Valkyria Chronicles came out for the PlayStation 3 in November of 2008, but went mostly unnoticed at launch due to the lack of advertising by Sega. Luckily we live in the age of the Internet; so, word of this great game did finally get around enough that they promised a sequel for the PSP…but first, let’s start at the beginning.
Valkyria Chronicles is an innovative tactical RPG that is more or less an alternate history of World War II in Central Europe. The game takes place in Europa during the year 1935 in the country of Gallia, a small independent nation that sits between the Atlantic Federation to the west and Empire to the east. The story opens as the town of Bruhl. Welkin returns to his hometown just as it is invaded by the Empire, and the town’s militia is forced into action, buying time for the citizens to escape. Welkin, son of a great general, joins the militia in defending his homeland, and after their escape, the suriviors are conscripted into the military. Welkin is given command over Squad 7, with Alicia from the militia as his second. The ragtag group of freedom fighters are given all of the dirty jobs and suicide missions the true military doesn’t want to touch. Your goal is to keep Welkin and company alive and stop the Empire from destroying Gallia, all while finding out the history and mythology behind the region isn’t quite what it seems.
The main interface for the game is presented in the form of a book. As the story progresses, new chapters are opened, and within each chapter, there are sections that are devoted to story and others devoted to battle, where you’ll spend the bulk of your time. The battle mode employs a unique system known as BLiTZ (Battle of Live Tactical Zones). The BLiTZ system mixes tradtional tactical role playing game elements with some first person shooter elements. At the start of each turn, you are given a certain amount of command points, and each ground troop requires one point to move while tanks require two. You also gain orders that you can issue to improve attack, evasion, etc which also cost command points. Each turn starts with an overhead view of the battle map with icons representing the types of troops on the field. You can see all of your own troops on the map, but enemy troops are only shown if they are within sight, creating a sort of “fog of war.” Once you select a soldier to move, the map zooms in on the soldier, and you switch into a real time battle where you maneuver the soldier across the map, dodging crossfire along the way. Once you choose your target, you enter targeting mode which stops the crossfire and allows you a chance to aim at the enemy. If the enemy survives your attack, they get the chance to counterattack, and then the real time battle resumes. The system is pretty easy to get used to, and once you understand the intricacies, you can really use it to your advantage. That being said, there are definitely some battles that require some thought to survive. I died a couple of times late in the game due to mismanagement of my troops, and missing an ambush from their reinforcements. There are five different troop types at your disposal: Scouts who have long movement and sight range, shocktroopers that deliver the damage, heavily armed lancers who excel at taking out armored tanks, fragile engineers who disarm mines and repair your tanks and eagle-eyed snipers for long-range shots. Within each discipline, you will see a vast array of characters, each with their own personality traits, strengths and weaknesses. And in Valkyria Chronicles, those traits are more than just character development, they actually affect gameplay. For example, one character may be a “neat freak,” which means that if they are running through the dirt, it may distract them enough to lower their accuracy, while another is “country bred,” enjoying a boost to abilities while in the dirt.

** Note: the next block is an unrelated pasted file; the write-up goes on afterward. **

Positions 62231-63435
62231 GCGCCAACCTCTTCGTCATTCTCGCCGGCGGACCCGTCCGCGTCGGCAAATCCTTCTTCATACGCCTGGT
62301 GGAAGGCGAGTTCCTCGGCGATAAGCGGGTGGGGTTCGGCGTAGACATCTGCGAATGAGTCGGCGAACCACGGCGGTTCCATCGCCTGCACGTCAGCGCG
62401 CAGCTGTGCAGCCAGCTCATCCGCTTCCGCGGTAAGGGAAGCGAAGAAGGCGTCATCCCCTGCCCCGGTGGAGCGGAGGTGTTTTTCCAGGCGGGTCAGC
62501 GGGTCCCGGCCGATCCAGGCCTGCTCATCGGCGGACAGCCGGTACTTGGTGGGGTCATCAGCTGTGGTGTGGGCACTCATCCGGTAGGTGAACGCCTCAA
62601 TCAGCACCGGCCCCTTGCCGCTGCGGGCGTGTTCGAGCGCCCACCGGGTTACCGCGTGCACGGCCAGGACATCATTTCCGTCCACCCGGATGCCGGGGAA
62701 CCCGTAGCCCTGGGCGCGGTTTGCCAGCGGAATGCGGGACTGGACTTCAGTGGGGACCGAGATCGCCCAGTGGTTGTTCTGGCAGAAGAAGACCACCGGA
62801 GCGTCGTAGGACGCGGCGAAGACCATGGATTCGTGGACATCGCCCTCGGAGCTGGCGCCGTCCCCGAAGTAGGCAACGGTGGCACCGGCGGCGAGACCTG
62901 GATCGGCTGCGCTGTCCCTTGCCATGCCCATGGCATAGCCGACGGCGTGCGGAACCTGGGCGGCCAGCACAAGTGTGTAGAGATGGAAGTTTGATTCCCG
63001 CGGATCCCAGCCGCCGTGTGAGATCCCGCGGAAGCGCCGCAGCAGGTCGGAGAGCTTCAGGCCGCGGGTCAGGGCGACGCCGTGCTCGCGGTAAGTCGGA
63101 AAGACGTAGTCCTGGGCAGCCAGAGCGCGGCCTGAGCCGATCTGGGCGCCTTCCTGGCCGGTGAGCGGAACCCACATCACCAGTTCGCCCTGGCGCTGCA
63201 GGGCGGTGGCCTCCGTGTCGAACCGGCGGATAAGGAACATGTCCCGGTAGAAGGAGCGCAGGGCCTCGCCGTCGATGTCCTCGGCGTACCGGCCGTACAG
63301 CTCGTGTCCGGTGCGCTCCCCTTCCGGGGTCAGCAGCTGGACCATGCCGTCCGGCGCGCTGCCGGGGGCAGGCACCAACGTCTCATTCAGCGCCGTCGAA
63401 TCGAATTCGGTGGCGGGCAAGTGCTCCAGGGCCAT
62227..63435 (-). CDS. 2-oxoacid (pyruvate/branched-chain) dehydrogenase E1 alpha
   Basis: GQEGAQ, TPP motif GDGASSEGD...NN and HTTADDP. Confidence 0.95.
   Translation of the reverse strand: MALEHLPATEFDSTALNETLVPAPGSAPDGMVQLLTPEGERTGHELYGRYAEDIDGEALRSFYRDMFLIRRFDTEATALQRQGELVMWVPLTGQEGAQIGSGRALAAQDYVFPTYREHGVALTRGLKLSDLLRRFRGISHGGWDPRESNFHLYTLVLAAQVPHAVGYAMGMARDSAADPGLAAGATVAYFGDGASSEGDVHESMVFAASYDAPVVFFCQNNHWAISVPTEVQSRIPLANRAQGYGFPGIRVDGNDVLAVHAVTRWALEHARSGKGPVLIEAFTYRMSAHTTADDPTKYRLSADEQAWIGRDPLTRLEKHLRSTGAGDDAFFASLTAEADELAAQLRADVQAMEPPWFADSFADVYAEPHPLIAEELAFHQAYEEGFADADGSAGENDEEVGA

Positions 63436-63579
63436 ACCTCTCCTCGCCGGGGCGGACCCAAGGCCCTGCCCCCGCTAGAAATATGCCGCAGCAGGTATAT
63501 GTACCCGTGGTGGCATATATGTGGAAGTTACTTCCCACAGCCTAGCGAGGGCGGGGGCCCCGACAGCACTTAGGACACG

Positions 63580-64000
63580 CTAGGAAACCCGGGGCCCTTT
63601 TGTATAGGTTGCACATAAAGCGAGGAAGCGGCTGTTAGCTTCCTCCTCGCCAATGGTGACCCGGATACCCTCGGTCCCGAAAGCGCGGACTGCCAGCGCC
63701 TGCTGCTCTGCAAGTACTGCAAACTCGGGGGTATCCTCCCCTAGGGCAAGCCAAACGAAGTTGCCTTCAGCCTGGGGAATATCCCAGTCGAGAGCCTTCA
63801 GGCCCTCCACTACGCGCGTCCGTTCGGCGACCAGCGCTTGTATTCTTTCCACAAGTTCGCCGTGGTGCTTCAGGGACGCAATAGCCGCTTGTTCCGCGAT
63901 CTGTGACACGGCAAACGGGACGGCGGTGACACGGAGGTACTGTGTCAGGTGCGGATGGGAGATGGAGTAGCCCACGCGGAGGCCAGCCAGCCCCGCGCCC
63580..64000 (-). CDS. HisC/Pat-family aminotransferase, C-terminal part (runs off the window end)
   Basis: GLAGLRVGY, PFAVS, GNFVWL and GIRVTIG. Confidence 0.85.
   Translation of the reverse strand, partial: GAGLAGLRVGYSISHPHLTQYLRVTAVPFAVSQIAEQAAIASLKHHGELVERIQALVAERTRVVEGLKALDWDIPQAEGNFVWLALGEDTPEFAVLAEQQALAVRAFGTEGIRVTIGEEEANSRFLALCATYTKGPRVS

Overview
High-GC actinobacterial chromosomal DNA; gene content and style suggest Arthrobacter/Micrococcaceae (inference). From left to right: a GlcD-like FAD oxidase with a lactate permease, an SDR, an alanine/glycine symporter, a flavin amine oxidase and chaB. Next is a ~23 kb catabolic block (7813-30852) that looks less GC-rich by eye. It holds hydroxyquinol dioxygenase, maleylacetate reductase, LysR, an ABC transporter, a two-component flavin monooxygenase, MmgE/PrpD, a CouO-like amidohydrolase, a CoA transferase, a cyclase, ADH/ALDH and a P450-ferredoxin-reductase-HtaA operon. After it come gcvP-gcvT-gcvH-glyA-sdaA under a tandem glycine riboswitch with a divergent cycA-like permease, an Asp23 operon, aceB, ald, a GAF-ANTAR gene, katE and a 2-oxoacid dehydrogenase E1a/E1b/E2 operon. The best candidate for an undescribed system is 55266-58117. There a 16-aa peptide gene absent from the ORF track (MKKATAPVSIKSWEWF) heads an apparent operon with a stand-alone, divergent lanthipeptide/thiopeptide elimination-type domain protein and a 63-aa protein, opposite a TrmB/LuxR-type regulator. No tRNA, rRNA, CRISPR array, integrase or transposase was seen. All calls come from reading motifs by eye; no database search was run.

The graphics of the game are beautiful. Rather than pursue realistic 3-D graphics, the creators of Valkyria Chronices chose a cel-shaded design. The characters and environments are all fantastically done, and the graphically displayed sound effects add a cute, comic book like touch. The character designs are well done and most of the uniforms are reminiscent of real military uniforms from the era. The music does a great job of setting the mood, both during battle and during the dialogue scenes. While in “Book mode” the music is quite peaceful, which juxtaposes well with the music that you hear on the battlefield. It creates a sense of urgency during the fight. And the voice actors are pretty good all around, nobody sounded terribly out of place, but if I had to pick favorites, I would say Zaka, Jane and Maria are my favorites.
The game is fantastically executed all around, and I would venture to say that it is in the debate for the best game on the PS3 to date. The BLiTZ system carries enough RPG elements for a diehard RPG fan to love it, while possibly making new RPG fans out of some fans of FPS games.
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